BUILDER: Mirage Manufacturing, Gainesville, Fla. Phone: (352) 377-4146.
LINE: four versions of 37- and 47-foot displacement pilothouse trawlers ranging from around $380,000 to more than $1 million (depending on options)
PRESIDENT: Ken Fickett, who has been with the company since it started building sailboats in 1971
NUMBER OF EMPLOYEES: 80
BEST KNOWN FOR: stable, unsinkable hulls, twin screws, shallow draft and an outspoken company president
WHAT’S GOOD ABOUT BUILDING BOATS IN FLORIDA: “There are miles and miles of coastline within easy driving distance from the yard. The weather is a factor for continuous and cost-efficient building of fiberglass boats. The state government is still sympathetic to the boatbuilding industry, and from the perspective of regulatory requirements, Florida is still a good place to build boats.”
THE FLIP SIDE: “Low unemployment in the state and the demographic trend toward a population of retirees pose a challenge to recruiting new workers.”
Ken Fickett calls himself an old-fashioned homeboy because he was born and raised in Florida. He has no intention of saddling his horse and moving to where the pastures appear to be greener. He is as outspoken as the marketing campaign that hammers home his trawler philosophy by explaining why certain things on a trawler should be considered unacceptable: Single screw? Unacceptable. Deep draft? Crazy. Ballasted sailboat-like hulls that can sink? Get out.
“The U.S. Navy has no single-screw ships. What’s good enough for them is good enough for my customers,” Fickett says.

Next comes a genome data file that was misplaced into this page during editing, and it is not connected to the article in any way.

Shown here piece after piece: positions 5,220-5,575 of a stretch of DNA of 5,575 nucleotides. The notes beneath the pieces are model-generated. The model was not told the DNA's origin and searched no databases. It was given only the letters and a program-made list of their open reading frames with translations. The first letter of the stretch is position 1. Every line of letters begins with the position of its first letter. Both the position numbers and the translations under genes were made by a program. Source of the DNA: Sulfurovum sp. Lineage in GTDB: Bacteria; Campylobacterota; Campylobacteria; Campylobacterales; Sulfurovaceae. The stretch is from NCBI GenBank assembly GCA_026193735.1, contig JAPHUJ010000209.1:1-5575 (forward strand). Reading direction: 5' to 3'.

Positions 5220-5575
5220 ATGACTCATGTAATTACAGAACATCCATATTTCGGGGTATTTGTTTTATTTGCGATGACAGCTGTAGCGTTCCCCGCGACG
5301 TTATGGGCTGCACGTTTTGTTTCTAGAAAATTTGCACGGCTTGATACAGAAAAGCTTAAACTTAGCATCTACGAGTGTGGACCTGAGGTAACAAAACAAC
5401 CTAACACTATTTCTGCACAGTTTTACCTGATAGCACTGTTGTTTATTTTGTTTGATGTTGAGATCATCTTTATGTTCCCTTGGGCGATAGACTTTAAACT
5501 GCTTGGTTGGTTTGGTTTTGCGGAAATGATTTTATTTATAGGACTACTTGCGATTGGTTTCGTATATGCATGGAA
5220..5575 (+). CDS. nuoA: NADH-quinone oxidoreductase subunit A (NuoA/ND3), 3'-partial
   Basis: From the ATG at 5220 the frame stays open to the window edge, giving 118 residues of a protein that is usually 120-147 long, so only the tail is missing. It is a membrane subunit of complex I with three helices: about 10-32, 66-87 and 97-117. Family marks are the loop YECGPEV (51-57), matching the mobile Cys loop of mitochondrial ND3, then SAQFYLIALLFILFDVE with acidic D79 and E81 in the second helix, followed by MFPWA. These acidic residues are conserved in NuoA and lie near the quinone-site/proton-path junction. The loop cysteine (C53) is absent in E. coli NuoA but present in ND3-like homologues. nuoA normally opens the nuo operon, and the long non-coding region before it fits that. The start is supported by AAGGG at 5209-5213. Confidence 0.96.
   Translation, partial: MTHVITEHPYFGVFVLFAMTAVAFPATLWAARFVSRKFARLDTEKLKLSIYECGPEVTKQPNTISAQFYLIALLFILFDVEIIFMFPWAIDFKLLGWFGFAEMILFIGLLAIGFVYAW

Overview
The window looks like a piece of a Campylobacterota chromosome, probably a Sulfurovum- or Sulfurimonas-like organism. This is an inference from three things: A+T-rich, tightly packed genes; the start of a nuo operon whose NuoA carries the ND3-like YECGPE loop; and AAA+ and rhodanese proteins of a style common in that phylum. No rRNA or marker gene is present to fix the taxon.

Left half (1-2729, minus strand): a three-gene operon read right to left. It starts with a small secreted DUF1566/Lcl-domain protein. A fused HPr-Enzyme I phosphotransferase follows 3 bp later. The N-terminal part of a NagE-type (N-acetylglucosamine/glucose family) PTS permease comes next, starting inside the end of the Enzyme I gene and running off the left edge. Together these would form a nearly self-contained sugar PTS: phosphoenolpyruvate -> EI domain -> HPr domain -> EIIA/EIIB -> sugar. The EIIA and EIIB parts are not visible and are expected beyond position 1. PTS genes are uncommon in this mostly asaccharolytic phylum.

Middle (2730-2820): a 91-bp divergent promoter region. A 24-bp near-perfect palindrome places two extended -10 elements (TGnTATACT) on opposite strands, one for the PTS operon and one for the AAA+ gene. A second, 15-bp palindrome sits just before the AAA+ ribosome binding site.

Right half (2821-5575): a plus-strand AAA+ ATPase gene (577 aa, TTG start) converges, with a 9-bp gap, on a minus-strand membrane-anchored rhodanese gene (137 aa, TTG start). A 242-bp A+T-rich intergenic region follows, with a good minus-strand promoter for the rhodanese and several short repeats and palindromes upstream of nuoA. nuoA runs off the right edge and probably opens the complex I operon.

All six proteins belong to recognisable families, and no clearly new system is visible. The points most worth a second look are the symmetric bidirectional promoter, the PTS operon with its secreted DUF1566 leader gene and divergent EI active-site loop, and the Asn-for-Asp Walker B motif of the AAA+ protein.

He likes the redundancy that can get you home if one engine calls it quits, the shallow draft, and being able to spin around on a dime in tight quarters. “It’s a fairy tale to say that running gear on twin-engine trawlers isn’t protected,” he says. “Look under our boats and notice the skegs forward of the props. Shallow draft, by the way, is not just a convenience on the silting stretches of the ICW but also a safety feature. It allows our owners to sneak into protected coves in the islands when the weather gets nasty.”
Fickett estimates that around 80 percent of Mirage customers are baby boomers who want to move on to a trawler so they can enjoy the cruising lifestyle in their retirement, and watch others grunt and grind on sailboats. “We have evolved with our customers’ tastes,” Fickett says. “First we built racing sailboats, then sportfishing boats, and now we are doubling building capacity to meet demand for our trawlers.” Fickett plans to roll out 12 boats in 2007, including the new Great Harbour N47 Deckhouse.
How has he managed to stay afloat for three decades? “Simply by being a flexible niche player,” he says. “We can make performance aircraft; we can build center console fishing boats; and we are working on a 21-foot yacht tender right now. And we take care of people who migrate from sailing to trawlers, which is about half of our clientele.”
To make that transition easier, Mirage offers CruisePro training programs that teach handling and maintenance of a Mirage trawler. If he had to, would Fickett start all over again right here in Gainesville? That’s not a question to ask a Florida homeboy.